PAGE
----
However, the climate impact of the leaking methane could be mitigated by capturing the gas and using it to fuel power plants. Biogas technology has been used successfully for decades and it can produce renewable electricity at a cost that's competitive with traditional fuels, the authors said.

The amount of methane biogas that went uncollected from palm oil wastewater lagoons last year alone could have met a quarter of Malaysia's electricity needs. Tapping into that unused fuel supply could yield both financial and environmental benefits, the authors said.

Capturing methane at wastewater lagoons could be encouraged by making it a requirement before palm oil products can be certified as sustainable, the authors said. Current sustainability certifications do not address wastewater emissions.

Taylor, whose research typically focuses on carbon cycling in old-growth tropical forests, was inspired to do the analysis by undergraduate researcher Hana Fancher, who also is a co-author of the journal article. Fancher and Taylor were doing research in Costa Rica, where palm oil production is spreading, when Fancher became curious about how the oil was being processed.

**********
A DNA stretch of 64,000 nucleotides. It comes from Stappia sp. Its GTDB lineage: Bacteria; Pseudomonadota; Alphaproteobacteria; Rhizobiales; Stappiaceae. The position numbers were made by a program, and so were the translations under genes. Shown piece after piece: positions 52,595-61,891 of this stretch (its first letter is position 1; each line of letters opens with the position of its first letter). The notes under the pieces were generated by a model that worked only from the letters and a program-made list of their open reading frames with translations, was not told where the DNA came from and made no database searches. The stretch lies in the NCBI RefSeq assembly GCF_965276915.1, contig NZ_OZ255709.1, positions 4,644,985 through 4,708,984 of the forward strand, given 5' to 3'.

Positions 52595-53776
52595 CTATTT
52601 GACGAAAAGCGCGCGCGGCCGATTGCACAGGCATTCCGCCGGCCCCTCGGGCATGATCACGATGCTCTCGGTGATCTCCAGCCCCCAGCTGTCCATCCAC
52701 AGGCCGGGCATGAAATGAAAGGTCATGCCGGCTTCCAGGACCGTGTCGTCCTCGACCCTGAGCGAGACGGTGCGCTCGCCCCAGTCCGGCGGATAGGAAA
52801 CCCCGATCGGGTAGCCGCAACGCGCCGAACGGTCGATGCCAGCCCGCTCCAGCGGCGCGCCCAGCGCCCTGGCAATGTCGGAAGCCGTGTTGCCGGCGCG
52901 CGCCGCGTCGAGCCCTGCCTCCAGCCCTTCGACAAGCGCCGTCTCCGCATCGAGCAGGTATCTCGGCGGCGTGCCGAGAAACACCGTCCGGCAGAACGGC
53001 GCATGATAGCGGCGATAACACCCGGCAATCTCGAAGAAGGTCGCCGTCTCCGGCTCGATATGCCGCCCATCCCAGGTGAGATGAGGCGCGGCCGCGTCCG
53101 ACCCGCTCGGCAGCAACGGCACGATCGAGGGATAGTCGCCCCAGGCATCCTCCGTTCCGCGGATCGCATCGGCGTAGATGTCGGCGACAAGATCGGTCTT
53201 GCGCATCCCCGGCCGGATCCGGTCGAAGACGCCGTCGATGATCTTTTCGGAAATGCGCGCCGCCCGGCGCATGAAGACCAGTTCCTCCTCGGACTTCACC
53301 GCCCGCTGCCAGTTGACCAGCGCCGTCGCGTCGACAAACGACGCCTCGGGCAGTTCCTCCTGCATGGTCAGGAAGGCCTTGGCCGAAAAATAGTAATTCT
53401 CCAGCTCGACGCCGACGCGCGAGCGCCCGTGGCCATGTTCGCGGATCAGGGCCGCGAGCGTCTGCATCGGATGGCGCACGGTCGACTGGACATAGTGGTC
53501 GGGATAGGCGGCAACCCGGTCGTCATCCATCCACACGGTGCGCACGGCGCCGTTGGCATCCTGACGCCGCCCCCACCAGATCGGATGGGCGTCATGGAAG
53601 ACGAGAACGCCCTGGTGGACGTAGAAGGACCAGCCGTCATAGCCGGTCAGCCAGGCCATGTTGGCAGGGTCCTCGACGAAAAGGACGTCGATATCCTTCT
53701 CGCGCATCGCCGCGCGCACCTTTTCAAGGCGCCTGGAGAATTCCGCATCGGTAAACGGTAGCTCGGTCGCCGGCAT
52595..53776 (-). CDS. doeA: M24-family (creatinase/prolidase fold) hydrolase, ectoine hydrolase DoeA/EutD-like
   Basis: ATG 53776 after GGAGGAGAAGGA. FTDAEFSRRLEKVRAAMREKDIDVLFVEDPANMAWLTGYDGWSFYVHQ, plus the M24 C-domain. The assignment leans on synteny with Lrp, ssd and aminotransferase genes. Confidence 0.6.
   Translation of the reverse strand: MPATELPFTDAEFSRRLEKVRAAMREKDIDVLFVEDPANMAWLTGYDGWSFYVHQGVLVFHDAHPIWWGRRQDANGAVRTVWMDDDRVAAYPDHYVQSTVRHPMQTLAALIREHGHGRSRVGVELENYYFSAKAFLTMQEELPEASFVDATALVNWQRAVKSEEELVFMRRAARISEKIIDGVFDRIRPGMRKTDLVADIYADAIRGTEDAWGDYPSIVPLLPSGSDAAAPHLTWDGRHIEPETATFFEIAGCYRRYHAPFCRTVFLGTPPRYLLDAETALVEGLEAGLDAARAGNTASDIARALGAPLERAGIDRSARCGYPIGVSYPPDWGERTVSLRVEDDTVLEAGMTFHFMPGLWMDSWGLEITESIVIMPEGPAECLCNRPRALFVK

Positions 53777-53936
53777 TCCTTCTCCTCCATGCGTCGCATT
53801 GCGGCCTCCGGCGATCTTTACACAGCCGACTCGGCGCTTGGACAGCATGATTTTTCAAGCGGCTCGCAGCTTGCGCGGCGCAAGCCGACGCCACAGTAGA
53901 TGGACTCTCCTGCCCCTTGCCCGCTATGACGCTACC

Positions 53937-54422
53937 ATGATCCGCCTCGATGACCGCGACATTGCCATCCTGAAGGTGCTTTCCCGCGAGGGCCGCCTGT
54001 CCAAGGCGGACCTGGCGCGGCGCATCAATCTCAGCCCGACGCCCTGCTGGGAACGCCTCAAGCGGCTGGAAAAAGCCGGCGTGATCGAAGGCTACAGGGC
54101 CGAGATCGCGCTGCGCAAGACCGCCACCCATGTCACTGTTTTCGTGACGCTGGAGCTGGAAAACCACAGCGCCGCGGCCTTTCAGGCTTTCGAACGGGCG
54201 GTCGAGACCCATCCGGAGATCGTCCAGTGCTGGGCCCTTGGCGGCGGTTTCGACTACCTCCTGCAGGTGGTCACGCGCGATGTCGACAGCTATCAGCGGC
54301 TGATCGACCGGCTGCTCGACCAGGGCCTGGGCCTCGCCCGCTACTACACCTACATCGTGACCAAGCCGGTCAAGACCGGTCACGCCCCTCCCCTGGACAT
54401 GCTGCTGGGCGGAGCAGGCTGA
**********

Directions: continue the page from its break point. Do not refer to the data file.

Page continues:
"She has a wastewater background," Taylor said. "She ended up doing an honors thesis on palm oil agriculture and wastewater emissions. This paper is an extension of that thinking."


'/>"/>

Contact: Philip Taylor
philipgrahamtaylor@gmail.com
303-905-7612
University of Colorado at Boulder
Source:Eurekalert

Related biology news :

1. Substance in photosynthesis was at work in ancient, methane-producing microbes
2. Berkeley Lab-led project aims to produce liquid transportation fuel from methane
3. Tailored methane measurement services are to be developed for shale gas extraction, municipal waste
4. Microbiologists reveal unexpected properties of methane-producing microbe
5. U.Va. researcher: Methane out, carbon dioxide in?
6. Study finds novel worm community affecting methane release in ocean
7. Tom Bowmans Climate Report delves into Arctic methane controversy
8. Methane emissions from natural gas local distribution focus of new study